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Chelsea at Crunch Gym

Forty Weeks of Fitness!

Chelsea, our pregnancy fitness expert, is a certified personal trainer at Crunch gym in San Francisco, California. She gave birth to her daughter, Madeira Re, in July 2006. Read more

Skin Care

Pregnancy can affect your skin in many ways, not all of them desirable. But there are some things you can do to prevent, treat, or at least camouflage most of the changes you may be experiencing.

Stretch Marks

Most women emerge from pregnancy with a few stretch marks snaking across their belly, back and/or breasts. Heredity plays a big part in determining whether you will have stretch marks; if your mother had them, chances are that you will too. There are many lotions and creams that claim to prevent or treat stretch marks, but there is no proven treatment or prevention for them and these lotions are mostly good for relieving the itchiness caused by your stretching skin. If the itching is particularly bad, talk to your doctor; he or she can prescribe a soothing anti-itch cream that is safe to use during pregnancy. After delivery, stretch marks will start to fade to a silvery or white color until they are barely noticeable.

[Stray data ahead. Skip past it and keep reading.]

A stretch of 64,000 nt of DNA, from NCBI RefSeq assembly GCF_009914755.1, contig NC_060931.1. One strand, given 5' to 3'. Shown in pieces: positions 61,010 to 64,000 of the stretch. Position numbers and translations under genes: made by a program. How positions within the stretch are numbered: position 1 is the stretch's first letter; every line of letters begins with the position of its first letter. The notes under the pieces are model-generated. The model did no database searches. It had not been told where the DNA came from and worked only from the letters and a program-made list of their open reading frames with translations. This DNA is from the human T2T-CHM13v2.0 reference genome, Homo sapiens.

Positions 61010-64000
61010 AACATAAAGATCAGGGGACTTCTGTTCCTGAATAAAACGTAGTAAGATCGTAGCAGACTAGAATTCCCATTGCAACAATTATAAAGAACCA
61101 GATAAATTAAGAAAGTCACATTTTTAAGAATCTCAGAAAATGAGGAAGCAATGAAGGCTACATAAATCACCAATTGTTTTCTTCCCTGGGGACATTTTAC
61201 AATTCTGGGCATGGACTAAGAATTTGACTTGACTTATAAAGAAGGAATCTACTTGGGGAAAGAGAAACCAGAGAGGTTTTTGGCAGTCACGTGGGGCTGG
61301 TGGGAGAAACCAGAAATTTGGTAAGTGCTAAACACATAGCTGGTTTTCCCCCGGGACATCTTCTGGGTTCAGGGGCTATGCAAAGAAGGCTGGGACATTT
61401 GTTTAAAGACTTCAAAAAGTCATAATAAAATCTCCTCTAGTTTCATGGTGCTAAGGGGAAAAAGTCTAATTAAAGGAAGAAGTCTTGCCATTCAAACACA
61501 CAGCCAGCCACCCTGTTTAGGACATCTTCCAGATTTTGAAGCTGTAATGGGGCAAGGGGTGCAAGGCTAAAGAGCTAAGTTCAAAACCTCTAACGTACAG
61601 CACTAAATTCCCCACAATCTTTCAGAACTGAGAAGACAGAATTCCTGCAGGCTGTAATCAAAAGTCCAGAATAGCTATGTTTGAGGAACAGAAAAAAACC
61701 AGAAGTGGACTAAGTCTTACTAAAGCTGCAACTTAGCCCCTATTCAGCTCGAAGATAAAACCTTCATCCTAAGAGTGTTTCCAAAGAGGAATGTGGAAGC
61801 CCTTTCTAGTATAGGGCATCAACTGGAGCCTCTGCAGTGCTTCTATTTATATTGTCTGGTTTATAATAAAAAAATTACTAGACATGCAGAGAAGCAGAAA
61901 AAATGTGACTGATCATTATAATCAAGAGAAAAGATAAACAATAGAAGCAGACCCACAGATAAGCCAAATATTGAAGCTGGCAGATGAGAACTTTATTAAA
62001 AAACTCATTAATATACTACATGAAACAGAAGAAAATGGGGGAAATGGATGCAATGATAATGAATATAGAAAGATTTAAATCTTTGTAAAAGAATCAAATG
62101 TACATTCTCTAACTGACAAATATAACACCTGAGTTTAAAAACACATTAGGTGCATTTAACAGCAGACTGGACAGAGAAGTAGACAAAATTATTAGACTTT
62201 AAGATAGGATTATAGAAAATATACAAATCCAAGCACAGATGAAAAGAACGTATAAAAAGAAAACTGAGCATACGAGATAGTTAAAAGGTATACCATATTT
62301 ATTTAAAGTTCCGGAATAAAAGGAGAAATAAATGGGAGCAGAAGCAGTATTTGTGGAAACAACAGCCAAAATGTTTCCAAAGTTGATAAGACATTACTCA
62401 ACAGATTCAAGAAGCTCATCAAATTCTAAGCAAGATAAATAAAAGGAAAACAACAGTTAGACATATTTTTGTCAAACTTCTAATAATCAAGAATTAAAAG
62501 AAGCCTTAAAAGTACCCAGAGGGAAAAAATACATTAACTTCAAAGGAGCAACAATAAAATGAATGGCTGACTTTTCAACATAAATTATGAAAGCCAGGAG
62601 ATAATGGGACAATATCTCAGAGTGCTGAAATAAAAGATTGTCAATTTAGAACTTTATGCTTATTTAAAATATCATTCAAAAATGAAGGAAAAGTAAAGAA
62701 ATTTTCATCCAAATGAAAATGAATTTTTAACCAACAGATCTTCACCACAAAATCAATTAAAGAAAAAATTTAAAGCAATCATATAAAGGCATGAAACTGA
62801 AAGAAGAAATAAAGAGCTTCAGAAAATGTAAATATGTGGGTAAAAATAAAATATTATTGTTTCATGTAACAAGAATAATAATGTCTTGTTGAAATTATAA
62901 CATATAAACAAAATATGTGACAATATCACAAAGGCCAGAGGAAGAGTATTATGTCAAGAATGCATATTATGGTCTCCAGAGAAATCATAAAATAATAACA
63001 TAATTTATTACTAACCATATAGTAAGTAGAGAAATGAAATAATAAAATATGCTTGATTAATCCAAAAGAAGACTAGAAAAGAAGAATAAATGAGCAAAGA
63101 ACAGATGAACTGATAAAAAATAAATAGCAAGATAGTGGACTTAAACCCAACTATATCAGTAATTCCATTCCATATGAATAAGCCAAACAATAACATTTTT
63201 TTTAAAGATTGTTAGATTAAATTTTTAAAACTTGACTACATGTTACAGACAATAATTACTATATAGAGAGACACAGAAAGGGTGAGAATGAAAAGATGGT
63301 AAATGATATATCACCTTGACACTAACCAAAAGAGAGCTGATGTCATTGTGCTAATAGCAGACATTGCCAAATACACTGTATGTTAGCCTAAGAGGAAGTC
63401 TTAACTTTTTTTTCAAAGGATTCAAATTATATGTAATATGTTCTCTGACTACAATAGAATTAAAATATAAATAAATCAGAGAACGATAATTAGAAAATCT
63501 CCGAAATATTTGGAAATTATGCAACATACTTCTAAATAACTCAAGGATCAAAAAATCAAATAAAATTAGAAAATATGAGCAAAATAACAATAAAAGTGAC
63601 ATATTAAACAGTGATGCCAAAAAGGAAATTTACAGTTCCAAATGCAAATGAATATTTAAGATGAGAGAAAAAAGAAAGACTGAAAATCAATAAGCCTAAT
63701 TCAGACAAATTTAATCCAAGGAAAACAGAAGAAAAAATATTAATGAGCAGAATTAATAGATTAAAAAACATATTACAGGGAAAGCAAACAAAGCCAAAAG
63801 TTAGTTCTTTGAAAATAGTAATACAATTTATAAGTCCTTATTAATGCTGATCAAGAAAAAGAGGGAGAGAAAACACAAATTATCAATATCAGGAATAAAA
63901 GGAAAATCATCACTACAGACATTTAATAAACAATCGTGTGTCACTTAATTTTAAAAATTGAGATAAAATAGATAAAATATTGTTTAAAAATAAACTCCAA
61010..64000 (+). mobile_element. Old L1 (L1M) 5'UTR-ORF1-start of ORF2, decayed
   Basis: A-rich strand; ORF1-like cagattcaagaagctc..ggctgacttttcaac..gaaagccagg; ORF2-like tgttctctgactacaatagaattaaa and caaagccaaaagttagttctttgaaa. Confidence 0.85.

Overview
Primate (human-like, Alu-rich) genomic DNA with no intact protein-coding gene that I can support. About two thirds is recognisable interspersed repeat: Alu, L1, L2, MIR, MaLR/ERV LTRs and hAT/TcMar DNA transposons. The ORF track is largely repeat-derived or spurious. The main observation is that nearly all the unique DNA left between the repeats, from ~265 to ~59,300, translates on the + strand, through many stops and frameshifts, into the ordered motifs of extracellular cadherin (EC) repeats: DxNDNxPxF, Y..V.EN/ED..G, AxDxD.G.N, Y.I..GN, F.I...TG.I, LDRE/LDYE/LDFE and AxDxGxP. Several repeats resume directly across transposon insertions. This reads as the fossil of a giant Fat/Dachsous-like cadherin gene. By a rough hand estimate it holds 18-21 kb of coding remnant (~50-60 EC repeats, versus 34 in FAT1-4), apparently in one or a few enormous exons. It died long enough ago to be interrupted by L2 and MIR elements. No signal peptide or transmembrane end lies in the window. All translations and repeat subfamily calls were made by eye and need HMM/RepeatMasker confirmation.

Your skin may become oily and break out during your pregnancy thanks to all those hormones raging through your body. On the other hand, some women experience improved skin and fewer breakouts during pregnancy - it just depends on your body and your skin type. If you do experience oiliness and breakouts, be sure to wash your face twice a day and moisturize with an oil-free lotion. Never go to bed with your makeup on, and keep your hands away from your face. And definitely do not pick, squeeze, scratch or pop your pimples; this will make them worse and can lead to scarring.


This is also known as melasma, or the "mask of pregnancy." It may appear as dark blotches or patches on your face and affects those with darker skin tones more often than lighter. Sun exposure can exacerbate chloasma, so be sure to stay out of the sun and wear sunscreen. The darkening usually fades a few months after delivery, although subsequent pregnancies can intensify the coloring. Try using makeup to camouflage the patches.

Spider Veins

These are tiny broken blood vessels that usually appear on your face, neck, chest and upper arms. They are red, bluish or purple and are visible just below the skin's surface. They should disappear shortly after you deliver. Laser treatment can be used on those that remain.

Darker Pigmentation

You may notice that freckles, moles, your nipples, areolas, and genitalia become darker during pregnancy. Hormones are to blame for this change in skin pigmentation and it should subside after you deliver. However, if you notice moles or freckles that have changed shape, grown larger, or look suspicious, show it to your doctor just to be on the safe side.

Here are a few companies that have products to help soothe some of the discomforts of pregnancy:


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